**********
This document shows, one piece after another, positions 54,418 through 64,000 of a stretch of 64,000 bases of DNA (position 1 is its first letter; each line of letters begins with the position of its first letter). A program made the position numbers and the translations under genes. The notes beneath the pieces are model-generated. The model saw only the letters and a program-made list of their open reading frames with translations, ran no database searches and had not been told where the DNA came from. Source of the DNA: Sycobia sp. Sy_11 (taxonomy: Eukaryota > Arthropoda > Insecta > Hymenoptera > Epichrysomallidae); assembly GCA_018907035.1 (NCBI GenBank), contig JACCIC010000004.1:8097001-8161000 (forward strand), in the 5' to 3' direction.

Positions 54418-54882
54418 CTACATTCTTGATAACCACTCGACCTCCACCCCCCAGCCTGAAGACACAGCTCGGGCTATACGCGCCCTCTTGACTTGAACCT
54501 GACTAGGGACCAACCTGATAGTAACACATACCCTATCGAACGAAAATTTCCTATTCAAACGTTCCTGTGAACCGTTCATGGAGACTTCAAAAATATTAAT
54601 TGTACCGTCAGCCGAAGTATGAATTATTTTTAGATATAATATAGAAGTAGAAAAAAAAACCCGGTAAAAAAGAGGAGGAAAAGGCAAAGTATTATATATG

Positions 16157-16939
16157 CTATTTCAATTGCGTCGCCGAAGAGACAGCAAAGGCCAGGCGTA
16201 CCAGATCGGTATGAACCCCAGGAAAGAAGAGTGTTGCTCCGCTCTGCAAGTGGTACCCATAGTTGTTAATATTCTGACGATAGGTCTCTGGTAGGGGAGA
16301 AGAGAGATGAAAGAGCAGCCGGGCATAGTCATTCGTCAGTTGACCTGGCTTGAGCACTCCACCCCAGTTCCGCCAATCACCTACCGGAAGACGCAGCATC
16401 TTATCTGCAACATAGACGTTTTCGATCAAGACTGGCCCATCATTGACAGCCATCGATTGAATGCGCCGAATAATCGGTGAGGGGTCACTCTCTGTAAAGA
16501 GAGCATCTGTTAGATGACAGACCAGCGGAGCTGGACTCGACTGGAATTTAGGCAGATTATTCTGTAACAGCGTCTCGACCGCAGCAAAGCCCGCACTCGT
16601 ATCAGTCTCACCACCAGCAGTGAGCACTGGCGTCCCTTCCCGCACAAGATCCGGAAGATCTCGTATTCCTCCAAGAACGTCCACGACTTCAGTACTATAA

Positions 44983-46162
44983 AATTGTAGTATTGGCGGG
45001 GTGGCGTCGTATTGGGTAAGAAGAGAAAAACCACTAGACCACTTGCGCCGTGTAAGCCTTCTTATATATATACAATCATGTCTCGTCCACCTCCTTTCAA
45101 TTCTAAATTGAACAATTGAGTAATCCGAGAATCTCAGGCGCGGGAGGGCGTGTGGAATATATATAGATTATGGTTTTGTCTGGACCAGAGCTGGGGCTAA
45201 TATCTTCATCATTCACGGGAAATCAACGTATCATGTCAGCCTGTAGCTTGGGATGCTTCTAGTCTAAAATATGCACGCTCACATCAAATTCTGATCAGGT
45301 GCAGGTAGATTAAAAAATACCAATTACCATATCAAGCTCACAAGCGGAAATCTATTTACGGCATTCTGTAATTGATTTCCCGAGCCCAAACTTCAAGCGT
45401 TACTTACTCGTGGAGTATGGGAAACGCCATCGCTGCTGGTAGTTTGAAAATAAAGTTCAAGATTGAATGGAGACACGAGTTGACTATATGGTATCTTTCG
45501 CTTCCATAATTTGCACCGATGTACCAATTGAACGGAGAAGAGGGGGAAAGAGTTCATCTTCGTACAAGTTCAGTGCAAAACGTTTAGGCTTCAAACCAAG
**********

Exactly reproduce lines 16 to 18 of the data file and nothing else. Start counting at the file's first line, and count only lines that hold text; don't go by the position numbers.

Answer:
45101 TTCTAAATTGAACAATTGAGTAATCCGAGAATCTCAGGCGCGGGAGGGCGTGTGGAATATATATAGATTATGGTTTTGTCTGGACCAGAGCTGGGGCTAA
45201 TATCTTCATCATTCACGGGAAATCAACGTATCATGTCAGCCTGTAGCTTGGGATGCTTCTAGTCTAAAATATGCACGCTCACATCAAATTCTGATCAGGT
45301 GCAGGTAGATTAAAAAATACCAATTACCATATCAAGCTCACAAGCGGAAATCTATTTACGGCATTCTGTAATTGATTTCCCGAGCCCAAACTTCAAGCGT